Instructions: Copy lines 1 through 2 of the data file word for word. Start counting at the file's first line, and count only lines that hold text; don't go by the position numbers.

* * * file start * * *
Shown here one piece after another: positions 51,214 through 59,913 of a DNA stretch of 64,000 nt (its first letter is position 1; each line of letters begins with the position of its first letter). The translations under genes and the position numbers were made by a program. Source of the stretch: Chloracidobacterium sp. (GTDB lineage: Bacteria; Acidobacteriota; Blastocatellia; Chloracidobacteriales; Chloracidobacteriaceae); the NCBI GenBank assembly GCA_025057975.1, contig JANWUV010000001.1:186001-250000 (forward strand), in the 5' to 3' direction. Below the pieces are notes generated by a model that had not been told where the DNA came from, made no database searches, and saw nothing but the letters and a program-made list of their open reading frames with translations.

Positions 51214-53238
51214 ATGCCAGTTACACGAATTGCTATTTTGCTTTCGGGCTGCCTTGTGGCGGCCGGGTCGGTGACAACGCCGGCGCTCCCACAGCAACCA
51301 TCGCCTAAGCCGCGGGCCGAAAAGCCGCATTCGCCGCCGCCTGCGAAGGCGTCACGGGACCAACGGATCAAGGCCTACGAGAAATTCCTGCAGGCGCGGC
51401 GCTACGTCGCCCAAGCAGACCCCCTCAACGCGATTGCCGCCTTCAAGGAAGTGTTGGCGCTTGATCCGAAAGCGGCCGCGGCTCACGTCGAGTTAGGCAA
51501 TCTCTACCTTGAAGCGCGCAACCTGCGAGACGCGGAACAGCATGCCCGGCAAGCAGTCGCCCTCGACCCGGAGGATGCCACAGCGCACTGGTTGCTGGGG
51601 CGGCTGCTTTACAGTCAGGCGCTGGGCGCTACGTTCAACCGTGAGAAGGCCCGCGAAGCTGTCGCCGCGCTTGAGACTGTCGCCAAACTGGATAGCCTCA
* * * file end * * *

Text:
Shown here one piece after another: positions 51,214 through 59,913 of a DNA stretch of 64,000 nt (its first letter is position 1; each line of letters begins with the position of its first letter). The translations under genes and the position numbers were made by a program. Source of the stretch: Chloracidobacterium sp. (GTDB lineage: Bacteria; Acidobacteriota; Blastocatellia; Chloracidobacteriales; Chloracidobacteriaceae); the NCBI GenBank assembly GCA_025057975.1, contig JANWUV010000001.1:186001-250000 (forward strand), in the 5' to 3' direction. Below the pieces are notes generated by a model that had not been told where the DNA came from, made no database searches, and saw nothing but the letters and a program-made list of their open reading frames with translations.

Positions 51214-53238